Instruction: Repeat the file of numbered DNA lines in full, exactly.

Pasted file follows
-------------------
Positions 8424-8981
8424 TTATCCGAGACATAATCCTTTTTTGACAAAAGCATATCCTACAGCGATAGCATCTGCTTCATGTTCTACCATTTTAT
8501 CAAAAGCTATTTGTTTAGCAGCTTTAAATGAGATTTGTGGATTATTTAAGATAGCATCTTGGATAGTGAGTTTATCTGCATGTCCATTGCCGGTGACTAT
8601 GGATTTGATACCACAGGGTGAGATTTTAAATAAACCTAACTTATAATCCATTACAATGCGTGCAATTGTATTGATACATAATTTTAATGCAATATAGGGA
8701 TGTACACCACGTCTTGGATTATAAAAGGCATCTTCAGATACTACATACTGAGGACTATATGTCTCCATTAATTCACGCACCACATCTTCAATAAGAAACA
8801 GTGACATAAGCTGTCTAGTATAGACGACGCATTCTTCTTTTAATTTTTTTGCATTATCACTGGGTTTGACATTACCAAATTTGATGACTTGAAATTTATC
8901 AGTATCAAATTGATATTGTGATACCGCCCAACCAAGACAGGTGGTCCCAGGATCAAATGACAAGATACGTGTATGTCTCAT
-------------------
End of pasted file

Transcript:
Positions 8424-8981
8424 TTATCCGAGACATAATCCTTTTTTGACAAAAGCATATCCTACAGCGATAGCATCTGCTTCATGTTCTACCATTTTAT
8501 CAAAAGCTATTTGTTTAGCAGCTTTAAATGAGATTTGTGGATTATTTAAGATAGCATCTTGGATAGTGAGTTTATCTGCATGTCCATTGCCGGTGACTAT
8601 GGATTTGATACCACAGGGTGAGATTTTAAATAAACCTAACTTATAATCCATTACAATGCGTGCAATTGTATTGATACATAATTTTAATGCAATATAGGGA
8701 TGTACACCACGTCTTGGATTATAAAAGGCATCTTCAGATACTACATACTGAGGACTATATGTCTCCATTAATTCACGCACCACATCTTCAATAAGAAACA
8801 GTGACATAAGCTGTCTAGTATAGACGACGCATTCTTCTTTTAATTTTTTTGCATTATCACTGGGTTTGACATTACCAAATTTGATGACTTGAAATTTATC
8901 AGTATCAAATTGATATTGTGATACCGCCCAACCAAGACAGGTGGTCCCAGGATCAAATGACAAGATACGTGTATGTCTCAT